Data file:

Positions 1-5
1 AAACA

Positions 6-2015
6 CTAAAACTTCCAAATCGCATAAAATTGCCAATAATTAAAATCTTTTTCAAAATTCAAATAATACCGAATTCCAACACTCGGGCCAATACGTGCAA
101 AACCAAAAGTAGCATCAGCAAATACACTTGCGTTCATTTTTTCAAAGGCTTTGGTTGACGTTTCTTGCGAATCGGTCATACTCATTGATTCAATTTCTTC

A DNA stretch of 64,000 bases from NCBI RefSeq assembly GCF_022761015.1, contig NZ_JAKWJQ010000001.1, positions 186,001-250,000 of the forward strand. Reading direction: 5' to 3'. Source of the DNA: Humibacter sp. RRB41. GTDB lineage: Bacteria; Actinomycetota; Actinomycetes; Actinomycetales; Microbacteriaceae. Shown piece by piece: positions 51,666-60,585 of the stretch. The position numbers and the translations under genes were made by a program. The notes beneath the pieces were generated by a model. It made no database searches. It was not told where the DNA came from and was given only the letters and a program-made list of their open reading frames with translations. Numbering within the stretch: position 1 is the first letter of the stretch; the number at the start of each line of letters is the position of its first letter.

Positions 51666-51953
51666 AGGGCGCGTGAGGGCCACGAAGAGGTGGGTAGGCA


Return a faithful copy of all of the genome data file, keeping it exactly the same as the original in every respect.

Positions 1-5
1 AAACA

Positions 6-2015
6 CTAAAACTTCCAAATCGCATAAAATTGCCAATAATTAAAATCTTTTTCAAAATTCAAATAATACCGAATTCCAACACTCGGGCCAATACGTGCAA
101 AACCAAAAGTAGCATCAGCAAATACACTTGCGTTCATTTTTTCAAAGGCTTTGGTTGACGTTTCTTGCGAATCGGTCATACTCATTGATTCAATTTCTTC

A DNA stretch of 64,000 bases from NCBI RefSeq assembly GCF_022761015.1, contig NZ_JAKWJQ010000001.1, positions 186,001-250,000 of the forward strand. Reading direction: 5' to 3'. Source of the DNA: Humibacter sp. RRB41. GTDB lineage: Bacteria; Actinomycetota; Actinomycetes; Actinomycetales; Microbacteriaceae. Shown piece by piece: positions 51,666-60,585 of the stretch. The position numbers and the translations under genes were made by a program. The notes beneath the pieces were generated by a model. It made no database searches. It was not told where the DNA came from and was given only the letters and a program-made list of their open reading frames with translations. Numbering within the stretch: position 1 is the first letter of the stretch; the number at the start of each line of letters is the position of its first letter.

Positions 51666-51953
51666 AGGGCGCGTGAGGGCCACGAAGAGGTGGGTAGGCA